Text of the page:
This post was written by Nancy Erickson, Communications Coordinator of Catalogue for Philanthropy.
Are you an art lover? Do you want to support people with disabilities? Are you a fan of cheese and crackers? If you answered yes to all three to these questions, then you should consider volunteering with Art Enables, a Catalogue nonprofit partner. I did recently, and I highly recommend the experience.
Art Enables allows artists to make, market, and earn an income from original art pieces. These artists experience a broad range of developmental and cognitive disabilities as well as various mental health challenges. This local nonprofit gives artists opportunities to express themselves through visual art by providing a professional studio environment, art supplies, technical guidance, and exhibitions both on and offsite.
After Art Enables caught my eye on the Catalogue volunteer page, I reached out to their staff to set up a volunteer time that worked with my interests and schedule. To allow me to experience different sides of their work, we decided that I would volunteer at two consecutive events. My first position was as a Studio Volunteer for the 2nd Saturday Workshop, an ongoing community engagement event that Art Enables hosts — you guessed it — every 2nd Saturday of the month. Community members can walk in and create art for free in the style of that week’s theme. Past themes have included pop up art, sketch portraits, painted leaves, minimalist watercolors, and more. People get to learn about resident artists’ work and the services that their neighborhood nonprofit provides.
When I entered the studio that afternoon, the first three words that came to mind were bright, colorful, and open. Art pieces lined the walls. Large windows flooded the space with natural light. There didn’t appear to be any separation between staff desks and studio workspaces.
A staff member welcomed me and introduced me to my fellow volunteers (women from the Junior League of Washington) and our guest facilitator for the day, Sonya Michel. She would be leading everybody in creating “assemblages,” converting “junk’ into 3d-collages.
I grabbed an apron, got familiar with our art supplies table (plastic, cardboard, paint, paper, markers, magazines, etc) and began welcoming guests as they trickled in off the street. Throughout the day I refilled dirty paint water glasses, chatted with people and artists, and took plenty of cliche art photos from odd angles. You know, for the gram.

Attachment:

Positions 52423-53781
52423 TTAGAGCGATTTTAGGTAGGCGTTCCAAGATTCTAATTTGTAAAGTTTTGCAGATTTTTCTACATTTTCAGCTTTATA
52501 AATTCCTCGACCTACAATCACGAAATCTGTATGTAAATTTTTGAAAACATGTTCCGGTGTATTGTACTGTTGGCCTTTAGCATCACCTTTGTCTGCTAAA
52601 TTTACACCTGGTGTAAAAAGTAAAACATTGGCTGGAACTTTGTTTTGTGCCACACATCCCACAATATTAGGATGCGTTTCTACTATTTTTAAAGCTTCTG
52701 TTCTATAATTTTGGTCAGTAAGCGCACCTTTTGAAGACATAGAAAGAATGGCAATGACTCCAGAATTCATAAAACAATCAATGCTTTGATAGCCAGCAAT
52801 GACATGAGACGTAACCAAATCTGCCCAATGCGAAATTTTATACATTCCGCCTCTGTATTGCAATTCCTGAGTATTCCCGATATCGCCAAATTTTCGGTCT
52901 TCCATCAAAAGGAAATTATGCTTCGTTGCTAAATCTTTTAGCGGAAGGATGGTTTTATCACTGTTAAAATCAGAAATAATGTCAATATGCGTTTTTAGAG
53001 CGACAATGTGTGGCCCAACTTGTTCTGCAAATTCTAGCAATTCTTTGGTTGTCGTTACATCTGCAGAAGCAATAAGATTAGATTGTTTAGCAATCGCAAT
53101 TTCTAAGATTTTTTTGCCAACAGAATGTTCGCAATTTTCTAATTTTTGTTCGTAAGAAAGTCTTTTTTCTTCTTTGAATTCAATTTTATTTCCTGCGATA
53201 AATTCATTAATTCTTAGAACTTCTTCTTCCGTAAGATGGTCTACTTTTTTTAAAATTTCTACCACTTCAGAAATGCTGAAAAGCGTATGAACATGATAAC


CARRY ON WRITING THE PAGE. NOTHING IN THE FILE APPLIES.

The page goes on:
A total of 65 people came that day (typical 2nd Saturdays range from 50-125 people). Community members mingled with resident artists, staff, and volunteers for an easygoing afternoon of making art. When life gets hectic, it’s nice to be able to take a minute and decompress by creating art in a communal space. During the lulls of the day, I even got the chance to make my own assemblage; it’s now proudly hanging on the corkboard above my desk at work.
All the artists I spoke with were generous with their time and sharing their pieces with me. Robert showed me how his painting has been transformed into a mug (other Art Enables merchandise includes playing cards, leather bracelets, and coasters).
Each resident artist has a drawer with their name on it filled with additional pieces of art (all for sale!). It was a pleasure to recognize the distinctive artistic styles of the resident artists. For example, Shawn is in the midst of a shoe period.
The workshop came to an end and we moved onto the next event for the evening: the opening reception for the 13th Annual Outsider Art Inside the Beltway (OAIB) exhibit. As described by their website, OAIB “has been committed to highlighting and providing self-taught artists who often don’t have opportunities to exhibit their work the opportunity to do so. This includes new and emerging self-taught artists, artists with disabilities, and artists from traditionally underrepresented communities.” I was to be a Volunteer Gallery Attendant. In preparation, I cleaned up art supplies, wiped up spills, and set up refreshments. Armed with a butter knife, I did a spectacularly mediocre job cutting the cheese for the platter, but they tasted great regardless.
Throughout the reception, I refreshed snacks, welcomed guests, and took photographs. The Art Enables basement exuded hipness, the perfect industrial-chic look for an art gallery reception. I love art galleries, so getting to hang out and chat about art with people while volunteering was a win-win situation for me.
At the end of the evening, I helped put away leftovers, wipe down tables, and clean dishes. It had been a lovely volunteer experience with Art Enables; I met some amiable artists, enjoyed some art, and even got to participate in the art making process myself.
If this sounded like a fun way to spend an afternoon, then you should consider volunteering with Art Enables. Their volunteer opportunities can easily accommodate individuals with busy schedules who can only come once in a while or on a one-time basis. Possible positions include staffing special events and at the studio (like I did), helping out administratively, and even providing professional services, such as marketing or education. Check out their volunteer page to learn more and work with their helpful staff to find an opportunity that appeals to you. Your support can make a real different for artists with disabilities in the DC region.